Management Practise


Practice new Research the history of management and how relevant these theories are in today’s environment and future management practice Over time many theories have been developed that contribute towards the management practice of today. It is important to understand management theories; they provide a stable focus for understanding what we experience, they provide criteria for what is relevant, also Theories enable us to communicate efficiently and move into more complex relationships with other people (Olum, 2004, p11)

The history of management includes great theories such as Fredrick Taylor’s Scientific Management, Elton Mayo’s Hawthorne Works experiments and the human relations movement, Max Weber’s idealized bureaucracy, and Henri Fayol’s views on administration. (http://www. kernsanalysis. com/sjsu/ise250/history. htm) Fredrick Taylor’s (1856-1917) Scientific Management started the era of modern management.

Scientific management’s organizational influences can be seen in the development of the fields of industrial engineering, personnel, and quality control (http://www. kernsanalysis. com/sjsu/ise250/history. htm). Taylor’s Theory still has relevance in how businesses operate today. A prime example is within the retail industry; the separate elements of a job are detailed, and how and when workers should go about carrying out daily tasks.

This type of job is fragmented into the smallest elements both in the scope of the task and the skill that the task involves (Stuart’s Blog, 19 Jan 2009) While Taylor had an impact on the establishment of the industrial engineering, quality control and personnel departments, the theorist Elton Mayo’s Hawthorne Works experiments had a great impact on the human relations movement. The seemingly new concepts of “group dynamics”, “teamwork” and organizational “social systems” all stem from Mayo’s work in the mid-1920’s. (http://www. ernsanalysis. com/sjsu/ise250/history. htm). Classical organisational theory This category of management theory is the work of Mark Weber’s bureaucratic theory and Henri Fayols’s administration theory. “Max Weber was attempting to do for sociology what Taylor had done for industrial operations. ” (http://www. kernsanalysis. com/sjsu/ise250/history. htm) He proposed different characteristics found in effective bureaucracies that would conduct decision making effectively, control resources, protect workers and achieve organisational goals.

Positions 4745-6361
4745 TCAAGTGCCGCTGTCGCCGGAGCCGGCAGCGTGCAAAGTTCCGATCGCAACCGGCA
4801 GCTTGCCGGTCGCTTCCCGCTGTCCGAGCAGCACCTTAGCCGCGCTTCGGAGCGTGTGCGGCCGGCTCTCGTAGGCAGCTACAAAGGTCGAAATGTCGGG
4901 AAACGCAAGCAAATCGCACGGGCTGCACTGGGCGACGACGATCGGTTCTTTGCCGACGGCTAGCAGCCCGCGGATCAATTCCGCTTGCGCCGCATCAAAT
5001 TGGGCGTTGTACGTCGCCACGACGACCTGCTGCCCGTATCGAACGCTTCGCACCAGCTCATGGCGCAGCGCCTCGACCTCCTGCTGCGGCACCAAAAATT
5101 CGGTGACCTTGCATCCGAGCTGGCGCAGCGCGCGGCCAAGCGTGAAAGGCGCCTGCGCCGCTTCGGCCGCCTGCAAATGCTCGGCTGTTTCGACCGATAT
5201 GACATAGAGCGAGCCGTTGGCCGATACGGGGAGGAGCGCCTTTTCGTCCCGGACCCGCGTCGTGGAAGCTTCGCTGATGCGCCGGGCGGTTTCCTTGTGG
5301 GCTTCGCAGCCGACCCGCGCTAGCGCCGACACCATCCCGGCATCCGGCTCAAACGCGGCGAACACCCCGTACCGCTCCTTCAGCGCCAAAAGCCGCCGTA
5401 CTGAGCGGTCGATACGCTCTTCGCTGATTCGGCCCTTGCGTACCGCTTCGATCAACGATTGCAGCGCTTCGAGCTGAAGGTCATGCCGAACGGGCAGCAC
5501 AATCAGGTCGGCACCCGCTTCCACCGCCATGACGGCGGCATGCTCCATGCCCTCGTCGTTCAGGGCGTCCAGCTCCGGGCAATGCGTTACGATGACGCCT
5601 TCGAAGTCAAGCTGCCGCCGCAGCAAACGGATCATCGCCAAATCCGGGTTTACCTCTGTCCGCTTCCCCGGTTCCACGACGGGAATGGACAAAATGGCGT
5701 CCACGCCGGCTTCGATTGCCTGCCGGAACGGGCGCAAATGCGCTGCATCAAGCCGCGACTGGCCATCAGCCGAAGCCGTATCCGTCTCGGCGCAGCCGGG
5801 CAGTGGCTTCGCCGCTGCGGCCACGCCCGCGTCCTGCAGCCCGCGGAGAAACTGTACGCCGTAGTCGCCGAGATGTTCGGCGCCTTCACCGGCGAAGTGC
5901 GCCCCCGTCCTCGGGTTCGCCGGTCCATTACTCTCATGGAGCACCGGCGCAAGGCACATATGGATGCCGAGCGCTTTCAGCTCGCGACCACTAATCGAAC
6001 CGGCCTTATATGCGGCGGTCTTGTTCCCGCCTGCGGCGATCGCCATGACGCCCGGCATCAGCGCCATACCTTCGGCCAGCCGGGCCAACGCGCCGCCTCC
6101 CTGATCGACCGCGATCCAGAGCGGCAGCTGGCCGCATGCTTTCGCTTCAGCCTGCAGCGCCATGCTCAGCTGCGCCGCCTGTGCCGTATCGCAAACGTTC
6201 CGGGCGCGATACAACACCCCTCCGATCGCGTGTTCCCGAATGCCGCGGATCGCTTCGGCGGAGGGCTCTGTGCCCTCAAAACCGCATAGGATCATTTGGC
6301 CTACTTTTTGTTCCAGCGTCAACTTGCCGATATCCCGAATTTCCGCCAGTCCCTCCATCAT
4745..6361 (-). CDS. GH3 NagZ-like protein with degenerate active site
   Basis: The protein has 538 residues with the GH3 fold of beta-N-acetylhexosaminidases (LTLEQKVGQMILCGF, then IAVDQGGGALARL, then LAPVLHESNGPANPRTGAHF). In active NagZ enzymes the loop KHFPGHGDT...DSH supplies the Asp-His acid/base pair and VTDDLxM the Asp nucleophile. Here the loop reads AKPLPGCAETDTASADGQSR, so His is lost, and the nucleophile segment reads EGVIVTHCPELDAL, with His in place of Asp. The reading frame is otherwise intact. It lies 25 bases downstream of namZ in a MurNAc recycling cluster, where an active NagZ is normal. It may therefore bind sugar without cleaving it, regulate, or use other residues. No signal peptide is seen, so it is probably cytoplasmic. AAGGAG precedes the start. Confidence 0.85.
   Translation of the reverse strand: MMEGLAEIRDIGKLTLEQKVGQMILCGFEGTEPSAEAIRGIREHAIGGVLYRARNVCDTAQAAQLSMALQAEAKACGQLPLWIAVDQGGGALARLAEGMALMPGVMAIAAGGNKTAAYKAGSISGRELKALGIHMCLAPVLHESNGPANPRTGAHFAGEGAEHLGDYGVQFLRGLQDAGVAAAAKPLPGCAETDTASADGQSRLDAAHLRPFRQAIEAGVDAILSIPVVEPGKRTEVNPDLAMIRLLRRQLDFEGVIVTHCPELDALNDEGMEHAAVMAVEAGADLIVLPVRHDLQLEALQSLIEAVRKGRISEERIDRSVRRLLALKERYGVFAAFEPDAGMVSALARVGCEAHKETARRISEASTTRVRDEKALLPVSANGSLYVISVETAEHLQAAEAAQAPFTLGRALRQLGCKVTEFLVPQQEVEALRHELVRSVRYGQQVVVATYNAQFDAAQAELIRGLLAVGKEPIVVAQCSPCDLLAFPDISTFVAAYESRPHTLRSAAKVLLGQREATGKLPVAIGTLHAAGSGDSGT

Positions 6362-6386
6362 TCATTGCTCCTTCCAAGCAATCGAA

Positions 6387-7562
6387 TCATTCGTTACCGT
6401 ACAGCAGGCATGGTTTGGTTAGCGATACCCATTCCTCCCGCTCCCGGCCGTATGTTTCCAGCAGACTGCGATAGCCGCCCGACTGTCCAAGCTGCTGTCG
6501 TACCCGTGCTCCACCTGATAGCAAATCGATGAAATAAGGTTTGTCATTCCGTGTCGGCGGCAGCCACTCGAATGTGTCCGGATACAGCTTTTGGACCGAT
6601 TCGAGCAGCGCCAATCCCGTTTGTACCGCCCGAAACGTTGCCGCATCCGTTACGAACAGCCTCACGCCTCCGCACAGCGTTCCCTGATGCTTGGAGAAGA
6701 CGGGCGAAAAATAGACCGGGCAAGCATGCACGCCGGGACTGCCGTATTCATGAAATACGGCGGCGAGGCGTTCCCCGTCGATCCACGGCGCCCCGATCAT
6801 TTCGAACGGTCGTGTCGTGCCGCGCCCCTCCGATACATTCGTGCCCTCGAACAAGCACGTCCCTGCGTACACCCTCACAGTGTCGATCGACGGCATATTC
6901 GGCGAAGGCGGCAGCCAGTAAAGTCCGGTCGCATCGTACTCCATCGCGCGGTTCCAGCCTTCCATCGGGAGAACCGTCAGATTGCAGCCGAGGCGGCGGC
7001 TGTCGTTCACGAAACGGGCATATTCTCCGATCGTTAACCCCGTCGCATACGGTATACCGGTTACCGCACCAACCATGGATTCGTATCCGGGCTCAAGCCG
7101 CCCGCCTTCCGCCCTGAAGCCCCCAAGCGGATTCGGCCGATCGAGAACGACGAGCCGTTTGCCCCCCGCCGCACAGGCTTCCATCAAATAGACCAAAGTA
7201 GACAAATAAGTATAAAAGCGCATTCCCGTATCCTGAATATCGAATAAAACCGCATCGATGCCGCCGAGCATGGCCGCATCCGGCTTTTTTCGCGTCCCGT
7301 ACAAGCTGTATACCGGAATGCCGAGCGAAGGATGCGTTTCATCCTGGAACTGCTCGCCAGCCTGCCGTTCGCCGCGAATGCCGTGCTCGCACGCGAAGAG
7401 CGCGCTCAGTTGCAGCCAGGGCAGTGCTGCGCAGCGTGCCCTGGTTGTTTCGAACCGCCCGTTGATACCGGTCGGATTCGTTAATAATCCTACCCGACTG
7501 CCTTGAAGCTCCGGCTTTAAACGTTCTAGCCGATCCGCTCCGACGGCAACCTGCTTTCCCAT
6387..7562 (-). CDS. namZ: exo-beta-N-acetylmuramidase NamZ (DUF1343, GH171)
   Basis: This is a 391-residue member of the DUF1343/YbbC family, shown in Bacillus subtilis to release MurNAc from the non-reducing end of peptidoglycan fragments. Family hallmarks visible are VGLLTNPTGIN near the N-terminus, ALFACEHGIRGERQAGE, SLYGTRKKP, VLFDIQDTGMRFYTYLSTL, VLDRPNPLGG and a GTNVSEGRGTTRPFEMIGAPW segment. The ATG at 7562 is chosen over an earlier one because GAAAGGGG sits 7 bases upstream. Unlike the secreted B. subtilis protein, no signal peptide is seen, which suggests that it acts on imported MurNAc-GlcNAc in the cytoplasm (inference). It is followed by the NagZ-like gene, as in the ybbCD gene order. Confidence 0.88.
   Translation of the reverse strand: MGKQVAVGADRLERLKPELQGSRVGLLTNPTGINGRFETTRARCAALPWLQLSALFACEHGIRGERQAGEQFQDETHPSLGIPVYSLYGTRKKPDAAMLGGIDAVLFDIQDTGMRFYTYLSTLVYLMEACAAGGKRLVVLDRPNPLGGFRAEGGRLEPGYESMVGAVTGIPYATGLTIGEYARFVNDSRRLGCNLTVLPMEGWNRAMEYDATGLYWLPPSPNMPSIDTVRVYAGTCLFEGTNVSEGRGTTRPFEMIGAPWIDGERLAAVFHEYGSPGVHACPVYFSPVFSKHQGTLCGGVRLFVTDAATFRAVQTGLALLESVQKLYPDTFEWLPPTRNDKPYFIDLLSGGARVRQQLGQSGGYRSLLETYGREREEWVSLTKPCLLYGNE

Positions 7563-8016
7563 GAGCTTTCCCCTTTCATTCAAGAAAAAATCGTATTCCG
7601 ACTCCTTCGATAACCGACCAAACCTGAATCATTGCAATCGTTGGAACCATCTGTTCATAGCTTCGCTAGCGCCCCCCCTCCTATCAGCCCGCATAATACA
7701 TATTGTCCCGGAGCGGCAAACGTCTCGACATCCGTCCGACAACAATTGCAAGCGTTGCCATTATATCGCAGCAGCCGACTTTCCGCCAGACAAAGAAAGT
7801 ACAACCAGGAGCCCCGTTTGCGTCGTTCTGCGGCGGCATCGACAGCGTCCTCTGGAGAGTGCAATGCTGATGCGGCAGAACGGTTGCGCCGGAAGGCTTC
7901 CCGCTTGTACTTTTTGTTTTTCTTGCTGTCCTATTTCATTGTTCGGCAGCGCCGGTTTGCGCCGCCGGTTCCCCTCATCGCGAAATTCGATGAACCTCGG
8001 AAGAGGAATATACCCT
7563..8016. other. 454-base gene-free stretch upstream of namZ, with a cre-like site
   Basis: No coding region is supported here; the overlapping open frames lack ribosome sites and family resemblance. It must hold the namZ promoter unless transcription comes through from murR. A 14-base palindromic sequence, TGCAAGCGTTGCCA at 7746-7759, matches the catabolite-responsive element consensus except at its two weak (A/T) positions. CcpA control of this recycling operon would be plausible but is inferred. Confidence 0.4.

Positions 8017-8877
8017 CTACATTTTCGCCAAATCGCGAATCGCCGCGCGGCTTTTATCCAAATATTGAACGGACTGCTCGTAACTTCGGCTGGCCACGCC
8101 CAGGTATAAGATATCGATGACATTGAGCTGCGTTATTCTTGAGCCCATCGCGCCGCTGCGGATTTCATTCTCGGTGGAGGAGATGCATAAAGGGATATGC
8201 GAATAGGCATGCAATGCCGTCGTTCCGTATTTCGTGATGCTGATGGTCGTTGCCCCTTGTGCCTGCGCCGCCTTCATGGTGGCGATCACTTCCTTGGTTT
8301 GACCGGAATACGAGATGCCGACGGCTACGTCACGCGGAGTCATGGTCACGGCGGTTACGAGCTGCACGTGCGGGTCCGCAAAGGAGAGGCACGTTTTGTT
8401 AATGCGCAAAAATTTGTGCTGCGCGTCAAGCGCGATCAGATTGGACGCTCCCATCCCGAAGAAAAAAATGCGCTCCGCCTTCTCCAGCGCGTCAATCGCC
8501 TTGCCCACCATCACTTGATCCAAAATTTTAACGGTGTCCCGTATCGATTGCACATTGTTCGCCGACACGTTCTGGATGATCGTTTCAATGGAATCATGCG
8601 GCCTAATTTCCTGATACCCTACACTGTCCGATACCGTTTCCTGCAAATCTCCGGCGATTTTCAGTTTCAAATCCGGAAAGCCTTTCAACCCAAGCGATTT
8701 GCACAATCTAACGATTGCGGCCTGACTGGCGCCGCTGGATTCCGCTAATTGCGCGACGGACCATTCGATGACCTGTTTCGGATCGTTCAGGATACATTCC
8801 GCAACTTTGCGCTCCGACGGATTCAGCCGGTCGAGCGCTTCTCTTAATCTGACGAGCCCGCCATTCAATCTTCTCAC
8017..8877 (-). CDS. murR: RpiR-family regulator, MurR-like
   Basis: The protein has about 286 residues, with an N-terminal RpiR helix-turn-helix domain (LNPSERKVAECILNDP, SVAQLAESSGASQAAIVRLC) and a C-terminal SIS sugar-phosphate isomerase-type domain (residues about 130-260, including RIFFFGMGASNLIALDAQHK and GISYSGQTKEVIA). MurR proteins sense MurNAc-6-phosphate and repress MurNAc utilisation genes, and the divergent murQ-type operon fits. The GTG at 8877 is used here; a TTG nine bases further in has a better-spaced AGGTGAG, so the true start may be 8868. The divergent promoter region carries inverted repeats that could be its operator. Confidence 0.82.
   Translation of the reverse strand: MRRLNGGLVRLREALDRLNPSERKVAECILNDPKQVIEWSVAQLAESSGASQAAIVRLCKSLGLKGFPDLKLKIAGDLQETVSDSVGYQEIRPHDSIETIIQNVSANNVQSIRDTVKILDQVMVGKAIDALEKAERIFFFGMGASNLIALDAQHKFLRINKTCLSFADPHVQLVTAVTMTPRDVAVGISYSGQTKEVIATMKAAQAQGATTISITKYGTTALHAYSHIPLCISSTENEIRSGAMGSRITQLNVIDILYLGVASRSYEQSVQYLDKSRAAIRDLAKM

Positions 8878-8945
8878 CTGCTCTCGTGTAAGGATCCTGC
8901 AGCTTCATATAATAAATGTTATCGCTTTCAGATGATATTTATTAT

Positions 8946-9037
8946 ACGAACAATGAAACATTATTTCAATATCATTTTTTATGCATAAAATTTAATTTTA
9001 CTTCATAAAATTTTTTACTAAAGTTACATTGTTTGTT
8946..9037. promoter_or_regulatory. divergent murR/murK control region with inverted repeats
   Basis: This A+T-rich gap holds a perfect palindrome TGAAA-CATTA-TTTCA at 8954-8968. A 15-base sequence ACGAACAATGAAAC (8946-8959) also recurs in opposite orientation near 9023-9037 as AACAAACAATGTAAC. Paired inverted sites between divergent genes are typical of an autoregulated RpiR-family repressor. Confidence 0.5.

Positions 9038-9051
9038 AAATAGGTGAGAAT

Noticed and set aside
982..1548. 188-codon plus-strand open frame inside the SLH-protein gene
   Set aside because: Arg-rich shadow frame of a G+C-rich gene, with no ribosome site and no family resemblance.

With two exceptions, Henri Fayol’s theories of administration dovetail nicely into the bureaucratic superstructure described by Weber. While Weber laid out principles for an ideal bureaucratic organization Fayol’s work is more directed at the management layer. (Fayol’s five principle roles of management) Max Weber’s principles of an ideal bureaucracy still ring true today and many of the evils of today’s bureaucracies come from their deviating from those ideal principles. Fayol’s five principle roles of management are still actively practiced today. Plan, Organize, Command, Co-ordinate and Control are widely used by managers today. The concept of giving appropriate authority with responsibility is also widely commented on (if not well practiced) It is clear that modern organizations are strongly influenced by the theories of Taylor, Mayo, Weber and Fayol. Their precepts have become such a strong part of modern management that it is difficult to believe that these concepts were original and new at some point in history.

The modern idea that these concepts are “common sense” is strong tribute to these founders. Managers who apply theory to managing must usually blend principles with realities. Once managers know about theory, they will have the capacity to forestall future problems that may occur in the enterprise. (print out) involves (Stuart’s Blog, 19 Jan 2009) stuartgb. wordpress. com/2009/01/19/taylorism-is-it-relevant-today operations. ” (http://www. kernsanalysis. com/sjsu/ise250/history. htm) He proposed